Clinical assessment forms are a part of clerking for patients during processing. These forms evaluate a patient’s physical condition and prognosis based on information gathered from physical and laboratory examinations and the patient’s medical history. This process is time-consuming – in order to obtain all the necessary patient information, NHS medical teams in the UK need to log-in to several hospital systems and fill in more than 10 clinical forms afterwards for each admission. Some data need to be calculated by hand prior to filling in the form, and this unnecessarily increases the workload of medical teams. Next, the data collected by the paper forms need to be kept in the patient’s health records, or filled into the hospital’s IT systems. This again takes time, and increases the possibility of errors when transcribing the data.
That is why the digitalisation of clinical forms is necessary to optimise the admission process in hospitals, and to lower the risk of errors. There are many different solutions available for digitising the paper forms. Some of them support optical character recognition from paper. The idea is very simple. You scan the paper form, and the solution automatically converts and displays it on a screen. All you have to do then is to bind the input fields to the values on the database. Options on how to do that vary from solution to solution, and can be very complicated.
This is still a viable solution, especially when you want to get all the data that has already been filled into the database, such as demographics, weight, and other pieces of information, which can be used repeatedly. This is much easier than manually editing the data, but it can present issues if the paper form is only partially filled in, or if some of the data is hard to read. Another problem with this approach is that when filling in the paper form, the data presentation can be completely different from the electronic version on a computer or a tablet.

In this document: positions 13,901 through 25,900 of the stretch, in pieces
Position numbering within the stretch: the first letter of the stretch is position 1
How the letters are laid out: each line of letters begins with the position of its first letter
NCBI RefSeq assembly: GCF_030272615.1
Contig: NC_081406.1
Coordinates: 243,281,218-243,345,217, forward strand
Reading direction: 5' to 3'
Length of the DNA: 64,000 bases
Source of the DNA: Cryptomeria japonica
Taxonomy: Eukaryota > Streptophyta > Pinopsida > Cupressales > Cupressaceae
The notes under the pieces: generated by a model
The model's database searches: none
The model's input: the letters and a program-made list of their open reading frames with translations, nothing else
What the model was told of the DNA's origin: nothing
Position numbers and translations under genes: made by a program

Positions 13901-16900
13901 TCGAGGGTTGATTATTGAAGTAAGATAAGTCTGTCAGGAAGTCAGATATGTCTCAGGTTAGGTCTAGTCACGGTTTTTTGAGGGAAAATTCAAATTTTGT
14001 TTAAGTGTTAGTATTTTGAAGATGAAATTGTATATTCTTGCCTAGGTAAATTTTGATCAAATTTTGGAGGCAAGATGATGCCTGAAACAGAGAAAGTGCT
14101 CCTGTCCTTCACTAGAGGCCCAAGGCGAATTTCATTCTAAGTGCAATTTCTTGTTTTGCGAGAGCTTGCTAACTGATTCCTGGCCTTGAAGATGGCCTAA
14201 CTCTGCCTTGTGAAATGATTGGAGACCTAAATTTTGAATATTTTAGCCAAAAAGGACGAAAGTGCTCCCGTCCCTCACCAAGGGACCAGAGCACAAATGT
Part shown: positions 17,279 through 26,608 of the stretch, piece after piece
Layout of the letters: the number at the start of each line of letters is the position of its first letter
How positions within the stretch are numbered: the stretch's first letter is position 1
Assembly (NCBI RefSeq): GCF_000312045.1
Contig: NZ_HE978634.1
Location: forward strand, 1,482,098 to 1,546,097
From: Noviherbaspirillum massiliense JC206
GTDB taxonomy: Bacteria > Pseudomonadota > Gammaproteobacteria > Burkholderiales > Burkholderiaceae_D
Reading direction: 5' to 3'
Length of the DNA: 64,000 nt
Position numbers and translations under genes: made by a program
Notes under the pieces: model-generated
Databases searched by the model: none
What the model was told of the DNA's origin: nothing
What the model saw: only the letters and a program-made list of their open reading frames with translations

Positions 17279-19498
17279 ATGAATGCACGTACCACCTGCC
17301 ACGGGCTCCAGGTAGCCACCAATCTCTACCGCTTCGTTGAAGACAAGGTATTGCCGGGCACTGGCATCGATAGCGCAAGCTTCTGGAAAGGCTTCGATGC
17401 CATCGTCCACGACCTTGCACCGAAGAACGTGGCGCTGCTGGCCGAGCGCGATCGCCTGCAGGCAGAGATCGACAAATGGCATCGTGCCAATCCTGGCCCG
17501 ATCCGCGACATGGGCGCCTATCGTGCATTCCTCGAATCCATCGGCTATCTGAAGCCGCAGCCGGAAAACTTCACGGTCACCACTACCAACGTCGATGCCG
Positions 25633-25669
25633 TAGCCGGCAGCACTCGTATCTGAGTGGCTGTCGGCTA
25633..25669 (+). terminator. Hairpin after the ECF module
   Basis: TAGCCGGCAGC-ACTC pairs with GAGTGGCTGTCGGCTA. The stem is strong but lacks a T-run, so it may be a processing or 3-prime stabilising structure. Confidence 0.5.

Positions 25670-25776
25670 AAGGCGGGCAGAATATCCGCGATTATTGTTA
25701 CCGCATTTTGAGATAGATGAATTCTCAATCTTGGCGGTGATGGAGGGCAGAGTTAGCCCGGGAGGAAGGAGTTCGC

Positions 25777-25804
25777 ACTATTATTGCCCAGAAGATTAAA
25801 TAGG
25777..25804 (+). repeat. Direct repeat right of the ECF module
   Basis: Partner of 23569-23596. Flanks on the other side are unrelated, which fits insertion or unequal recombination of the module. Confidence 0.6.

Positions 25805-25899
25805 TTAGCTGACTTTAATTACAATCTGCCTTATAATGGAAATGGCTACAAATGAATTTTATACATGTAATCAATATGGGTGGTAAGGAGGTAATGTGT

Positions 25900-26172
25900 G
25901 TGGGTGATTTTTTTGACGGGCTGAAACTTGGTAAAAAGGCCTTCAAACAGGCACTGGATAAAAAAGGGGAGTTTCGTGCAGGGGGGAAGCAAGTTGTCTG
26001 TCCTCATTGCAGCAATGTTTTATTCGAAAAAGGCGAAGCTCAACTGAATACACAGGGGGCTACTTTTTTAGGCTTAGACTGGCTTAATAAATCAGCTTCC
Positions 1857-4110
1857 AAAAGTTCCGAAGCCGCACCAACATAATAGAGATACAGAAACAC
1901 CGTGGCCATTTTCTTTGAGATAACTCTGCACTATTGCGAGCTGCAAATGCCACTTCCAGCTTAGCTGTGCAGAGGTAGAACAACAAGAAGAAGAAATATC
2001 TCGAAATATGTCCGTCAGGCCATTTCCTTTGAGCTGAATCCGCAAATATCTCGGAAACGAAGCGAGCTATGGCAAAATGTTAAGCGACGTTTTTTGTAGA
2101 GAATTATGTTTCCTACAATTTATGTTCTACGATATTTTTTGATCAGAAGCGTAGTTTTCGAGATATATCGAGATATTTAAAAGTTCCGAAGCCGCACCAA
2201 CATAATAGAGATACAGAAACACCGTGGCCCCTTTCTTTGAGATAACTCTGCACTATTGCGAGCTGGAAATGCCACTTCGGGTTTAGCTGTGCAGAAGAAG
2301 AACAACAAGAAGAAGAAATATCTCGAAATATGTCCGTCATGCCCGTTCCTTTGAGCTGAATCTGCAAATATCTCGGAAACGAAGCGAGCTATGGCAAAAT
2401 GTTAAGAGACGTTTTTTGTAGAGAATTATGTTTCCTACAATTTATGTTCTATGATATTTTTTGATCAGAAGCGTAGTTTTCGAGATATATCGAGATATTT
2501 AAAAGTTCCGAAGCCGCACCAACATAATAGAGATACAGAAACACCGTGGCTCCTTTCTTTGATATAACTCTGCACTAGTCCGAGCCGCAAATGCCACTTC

Furthermore, some things are important to show on paper, but are not that important for computers. For example, many forms contain the actual procedure on how to fill in the form. This is sometimes a necessary part of the form. For computers, this information should not be always visible on the screen – only when users want to see it. Such text may include instructions, guidelines, or external links. Additionally, paper forms do not change when values are written on them, but digital forms are adaptable, according to the data about the patient. For instance, if a body mass index is below 20, then the digital form can offer options for additional data to be added. Also, digitising a paper form is just one part of the digitalisation process. The data collected need to be stored in a structured way for re-use in other hospital contexts, or in another healthcare organisation.
Malnutrition Universal Screening Tool (MUST)
One of these examples is the Malnutrition Universal Screening Tool (MUST). This is the most commonly used nutritional screening tool in all care settings in the UK (e.g. in 85% of hospitals and 92% of care homes), and is also common in other countries. The MUST screening tool needs to be used upon admission, and repeatedly during a patient’s stay in hospital – on a weekly basis. Care workers follow a five-step procedure to identify adults who are malnourished, at risk of malnutrition (undernutrition), or obese. Additionally, the tool includes management guidelines which can be used to develop care plan. It is for use in hospitals, community and other care settings, and can be used by all care workers.
Here is an example a paper MUST form, which can be used only four times before another form is required.